Will Trump Be Impeached? White House Staff Are Lawyering Up Amid Growing Russia Scandal

President Donald Trump gives a thumbs-up as he returns to the White House from a day trip to Ohio on June 7. Joshua Roberts/Reuters

In one way at least, President Donald Trump is honoring his pledge to create American jobs. The market for white-collar attorneys in Washington is booming as Trump's White House aides lawyer up amid the growing scandal over his campaign's links with Russia and talk of possible impeachment arising from an obstruction of justice accusation.

Related: What is obstruction of justice? How Comey testimony could land Trump in impeachment trouble

"He may well be bringing back white-collar defense jobs in Washington," Kathleen Clark, an ethics and law professor at Washington University in St. Louis, told Politico. "Those are probably not the jobs he intended to create."

More than a dozen attorneys and crisis communications specialists are already in place working for Trump associates, Politico reported. One person at the heart of the investigation, former National Security Adviser Michael Flynn, is already being represented by three attorneys.

Trump's plans for his own legal defense team, however, have been far from smooth. Lawyers with at least four top firms have declined to represent the president, according to a report from Yahoo! News Tuesday. A multitude of reasons were cited, but they include fears that Trump would decline to follow a lawyer's advice.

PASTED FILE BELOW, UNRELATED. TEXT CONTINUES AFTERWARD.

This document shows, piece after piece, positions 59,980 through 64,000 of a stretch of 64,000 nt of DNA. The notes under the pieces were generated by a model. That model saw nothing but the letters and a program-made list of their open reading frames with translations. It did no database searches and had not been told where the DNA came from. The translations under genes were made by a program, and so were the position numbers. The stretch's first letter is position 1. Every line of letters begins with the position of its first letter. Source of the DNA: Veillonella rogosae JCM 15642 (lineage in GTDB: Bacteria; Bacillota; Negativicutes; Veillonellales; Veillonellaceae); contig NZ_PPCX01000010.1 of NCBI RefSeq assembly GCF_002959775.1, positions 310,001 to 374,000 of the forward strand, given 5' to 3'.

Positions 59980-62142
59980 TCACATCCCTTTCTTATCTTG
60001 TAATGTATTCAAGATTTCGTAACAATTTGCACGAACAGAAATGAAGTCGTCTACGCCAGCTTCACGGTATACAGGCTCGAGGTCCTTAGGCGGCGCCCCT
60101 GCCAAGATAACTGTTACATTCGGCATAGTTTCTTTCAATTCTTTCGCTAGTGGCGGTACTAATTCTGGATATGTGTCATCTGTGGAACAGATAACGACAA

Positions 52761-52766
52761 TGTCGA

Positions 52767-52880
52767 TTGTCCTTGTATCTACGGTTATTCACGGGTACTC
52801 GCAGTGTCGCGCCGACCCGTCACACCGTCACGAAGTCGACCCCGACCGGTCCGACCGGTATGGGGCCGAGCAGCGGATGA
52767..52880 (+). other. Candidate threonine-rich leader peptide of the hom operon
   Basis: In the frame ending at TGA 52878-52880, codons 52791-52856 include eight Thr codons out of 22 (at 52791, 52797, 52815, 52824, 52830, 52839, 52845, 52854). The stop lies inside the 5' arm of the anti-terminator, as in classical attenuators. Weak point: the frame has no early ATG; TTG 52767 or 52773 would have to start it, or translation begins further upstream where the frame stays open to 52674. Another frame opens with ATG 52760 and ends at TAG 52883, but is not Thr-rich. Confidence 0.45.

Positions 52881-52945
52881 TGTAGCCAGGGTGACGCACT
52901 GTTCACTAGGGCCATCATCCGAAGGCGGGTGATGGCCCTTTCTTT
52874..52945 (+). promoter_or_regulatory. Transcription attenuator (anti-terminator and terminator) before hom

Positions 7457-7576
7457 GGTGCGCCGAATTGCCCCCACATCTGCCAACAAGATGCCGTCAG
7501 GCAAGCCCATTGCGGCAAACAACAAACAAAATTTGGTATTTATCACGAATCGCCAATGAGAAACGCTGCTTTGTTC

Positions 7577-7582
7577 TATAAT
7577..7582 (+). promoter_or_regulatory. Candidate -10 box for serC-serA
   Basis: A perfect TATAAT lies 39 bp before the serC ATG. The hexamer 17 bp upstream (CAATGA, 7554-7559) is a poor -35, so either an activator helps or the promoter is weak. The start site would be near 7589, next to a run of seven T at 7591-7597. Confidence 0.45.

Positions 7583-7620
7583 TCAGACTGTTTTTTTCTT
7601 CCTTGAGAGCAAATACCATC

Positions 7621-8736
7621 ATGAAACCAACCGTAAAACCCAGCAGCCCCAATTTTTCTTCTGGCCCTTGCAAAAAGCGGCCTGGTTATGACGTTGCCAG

After firing James Comey as FBI director last month, Trump gave an interview to NBC News in which he said he did so while thinking of the "Russia thing" that Comey's FBI was investigating. Trump later appeared to threaten Comey on Twitter, saying, "James Comey better hope that there are no 'tapes' of our conversation before he starts leaking to the press!"

James Comey better hope that there are no "tapes" of our conversations before he starts leaking to the press!

— Donald J. Trump (@realDonaldTrump) May 12, 2017

Also, Trump has reportedly grown angry with Attorney General Jeff Sessions after he decided to recuse himself from overseeing the FBI's investigation. The investigation has since been placed in the hands of special counsel Robert Mueller.

Speaking earlier this week, Republican Senator Lindsey Graham urged Trump to constrain himself in his public statements and start listening to his legal advice.

"[Jeff Sessions] is a good man, and you need to listen to your lawyers, Mr. President," he said. "Don't get in the way of an investigation that can actually clear you."

Comey will testify Thursday before the Senate Intelligence Committee and will say that Trump repeatedly pressed him for "loyalty" and asked him to drop the investigation into Flynn. Legal experts have said such interactions could constitute obstruction of justice, which could lead to impeachment. For the time being, Trump is relying on lawyer Marc Kasowitz, who has represented him for more than 15 years.